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No Passion

I love failure. When it occurs, I'm pretty indifferent to it, but as a concept I love it. Failure lets you know that you're doing something wrong. It shines a light on a personality trait that needs to be fixed,one that probably would go unchanged if it weren't for failure.

People who fail and get angry are missing the point. Failure is opportunity. It's like getting angry that your car tells you you're low on gas. The indicator light isn't the problem,the level of fuel is. Further, hiding the failure doesn't solve the underlying problem. Disconnecting the indicator light won't fill up your gas tank, but filling up your gas tank will turn off the light.

During my tenure as a pickup artist, I never took failure personally. It never mattered to me. Each time I failed, I felt as though the girl had revealed a secret to me. No attractive girl is chaste her whole life, no girl is a bitch to every guy. If she didn't want me to call her, that meant that there was something unattractive about me that I had to change. Compliments and success stroke my ego, but honest critical feedback leaves me thinking for months.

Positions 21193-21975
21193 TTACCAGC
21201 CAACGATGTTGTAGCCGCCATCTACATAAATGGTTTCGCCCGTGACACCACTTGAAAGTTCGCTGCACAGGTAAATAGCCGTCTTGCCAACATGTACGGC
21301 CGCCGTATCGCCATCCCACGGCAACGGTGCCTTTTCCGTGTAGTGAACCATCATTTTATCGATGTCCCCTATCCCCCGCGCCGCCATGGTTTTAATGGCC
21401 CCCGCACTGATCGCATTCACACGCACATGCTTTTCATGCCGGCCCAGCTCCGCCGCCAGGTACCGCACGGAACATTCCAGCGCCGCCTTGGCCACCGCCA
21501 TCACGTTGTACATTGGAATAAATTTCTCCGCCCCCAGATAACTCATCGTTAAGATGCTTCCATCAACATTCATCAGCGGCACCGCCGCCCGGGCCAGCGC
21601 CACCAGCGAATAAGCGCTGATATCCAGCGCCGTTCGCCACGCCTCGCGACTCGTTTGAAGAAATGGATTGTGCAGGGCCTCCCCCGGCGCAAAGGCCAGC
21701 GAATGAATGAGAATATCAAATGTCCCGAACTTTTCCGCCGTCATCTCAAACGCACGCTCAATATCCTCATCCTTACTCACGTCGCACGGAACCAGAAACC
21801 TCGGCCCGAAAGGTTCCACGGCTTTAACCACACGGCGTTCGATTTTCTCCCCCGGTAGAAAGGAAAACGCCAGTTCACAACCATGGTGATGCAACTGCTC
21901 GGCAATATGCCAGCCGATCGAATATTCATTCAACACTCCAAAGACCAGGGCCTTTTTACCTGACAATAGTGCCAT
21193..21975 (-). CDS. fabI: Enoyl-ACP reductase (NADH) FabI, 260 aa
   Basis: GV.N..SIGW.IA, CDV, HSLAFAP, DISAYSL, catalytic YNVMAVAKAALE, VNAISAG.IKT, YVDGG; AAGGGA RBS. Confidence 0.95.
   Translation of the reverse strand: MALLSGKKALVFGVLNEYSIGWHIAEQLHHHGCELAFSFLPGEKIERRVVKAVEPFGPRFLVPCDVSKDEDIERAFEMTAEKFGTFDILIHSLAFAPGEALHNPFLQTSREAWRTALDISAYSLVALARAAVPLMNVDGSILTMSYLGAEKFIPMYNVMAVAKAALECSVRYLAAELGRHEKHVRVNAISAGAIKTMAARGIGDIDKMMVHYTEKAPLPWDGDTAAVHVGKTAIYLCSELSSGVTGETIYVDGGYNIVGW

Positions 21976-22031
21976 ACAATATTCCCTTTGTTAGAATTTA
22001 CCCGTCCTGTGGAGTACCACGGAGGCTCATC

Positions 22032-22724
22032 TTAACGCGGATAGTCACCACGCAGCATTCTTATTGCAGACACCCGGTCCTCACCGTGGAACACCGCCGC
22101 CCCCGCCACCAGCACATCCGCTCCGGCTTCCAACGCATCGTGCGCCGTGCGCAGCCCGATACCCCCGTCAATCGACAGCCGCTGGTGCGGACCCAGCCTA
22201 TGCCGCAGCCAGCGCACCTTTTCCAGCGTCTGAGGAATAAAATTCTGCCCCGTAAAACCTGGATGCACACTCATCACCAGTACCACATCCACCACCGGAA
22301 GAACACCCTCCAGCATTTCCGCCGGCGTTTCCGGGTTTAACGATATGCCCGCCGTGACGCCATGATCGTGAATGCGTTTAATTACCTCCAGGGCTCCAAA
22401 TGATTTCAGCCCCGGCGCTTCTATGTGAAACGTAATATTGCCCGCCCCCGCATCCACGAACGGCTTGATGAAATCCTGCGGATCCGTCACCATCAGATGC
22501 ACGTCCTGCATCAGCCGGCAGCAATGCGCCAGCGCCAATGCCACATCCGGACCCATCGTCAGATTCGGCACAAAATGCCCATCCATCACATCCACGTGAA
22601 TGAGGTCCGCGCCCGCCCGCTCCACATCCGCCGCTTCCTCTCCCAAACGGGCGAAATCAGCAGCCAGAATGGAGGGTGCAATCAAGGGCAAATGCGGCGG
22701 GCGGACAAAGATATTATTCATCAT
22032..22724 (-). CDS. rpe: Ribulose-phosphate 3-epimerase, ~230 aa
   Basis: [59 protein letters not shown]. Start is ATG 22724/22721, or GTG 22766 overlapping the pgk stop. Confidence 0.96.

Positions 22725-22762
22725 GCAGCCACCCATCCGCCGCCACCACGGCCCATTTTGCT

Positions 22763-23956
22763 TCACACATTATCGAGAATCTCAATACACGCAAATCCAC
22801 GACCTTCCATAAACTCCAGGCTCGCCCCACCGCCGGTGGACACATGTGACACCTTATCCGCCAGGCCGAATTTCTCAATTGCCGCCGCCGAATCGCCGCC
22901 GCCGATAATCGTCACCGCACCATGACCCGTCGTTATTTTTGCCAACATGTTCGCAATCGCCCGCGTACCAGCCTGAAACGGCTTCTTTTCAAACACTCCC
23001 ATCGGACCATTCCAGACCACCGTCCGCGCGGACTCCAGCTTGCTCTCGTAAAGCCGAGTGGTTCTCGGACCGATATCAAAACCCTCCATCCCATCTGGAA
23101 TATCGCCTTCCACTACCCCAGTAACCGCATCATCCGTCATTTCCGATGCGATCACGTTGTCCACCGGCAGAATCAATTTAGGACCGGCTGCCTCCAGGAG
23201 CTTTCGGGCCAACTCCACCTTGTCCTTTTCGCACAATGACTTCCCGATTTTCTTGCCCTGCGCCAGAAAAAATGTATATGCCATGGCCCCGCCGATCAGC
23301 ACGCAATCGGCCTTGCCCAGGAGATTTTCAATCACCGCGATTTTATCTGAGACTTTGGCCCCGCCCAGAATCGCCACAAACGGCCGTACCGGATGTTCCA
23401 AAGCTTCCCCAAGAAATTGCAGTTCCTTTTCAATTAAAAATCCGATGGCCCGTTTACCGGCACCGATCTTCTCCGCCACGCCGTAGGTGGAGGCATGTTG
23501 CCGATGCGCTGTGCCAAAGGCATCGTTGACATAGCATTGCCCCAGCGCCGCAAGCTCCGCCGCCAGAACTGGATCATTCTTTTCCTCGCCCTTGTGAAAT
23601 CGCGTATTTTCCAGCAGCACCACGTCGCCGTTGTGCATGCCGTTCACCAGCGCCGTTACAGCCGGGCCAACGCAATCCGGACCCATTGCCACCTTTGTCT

I have failed financially so far. It's not that I'm poor, or anywhere close to it. I'm sure my income, net worth, or lifestyle are impressive or even enviable to a lot of people. I'm so immeasurably grateful for everything I have that I feel a tinge of guilt on a daily basis for not spending the entire day thanking everyone who has made my life so great. However, despite whatever success I have, I am not where I want to be. I will be a billionaire, I will own my own submarine and airplane, and I will spend the majority of my life traveling and seeking adventure. I'm not nearly as close as I should be to these goals, and I'm not exactly on the express train there.

Girls, Cars, and Alcohol

On Imported Blog

I'm currently attempting to immerse myself in country music. Being born and raised in Texas, I feel it's only natural that I embrace my inner cowboy. And, with the possibility of going to school next year outside of Texas, I want to be able to answer "yes" to the question, "Do you ride your horse to school?"

I jokingly told a friend I'm going to be the next country music star, to which she replied, "All you have to do is sing about beer, tractors, and girls."

I laughed at first, but then I realized that the statement was surprisingly accurate. Ok yes, there are songs out there that aren't. But those stereotypes do have some degree of truth.

Then I thought about rap music, the genre I've mainly listened to throughout my life. It's practically the same: artists rap about girls, cars, and alcohol.

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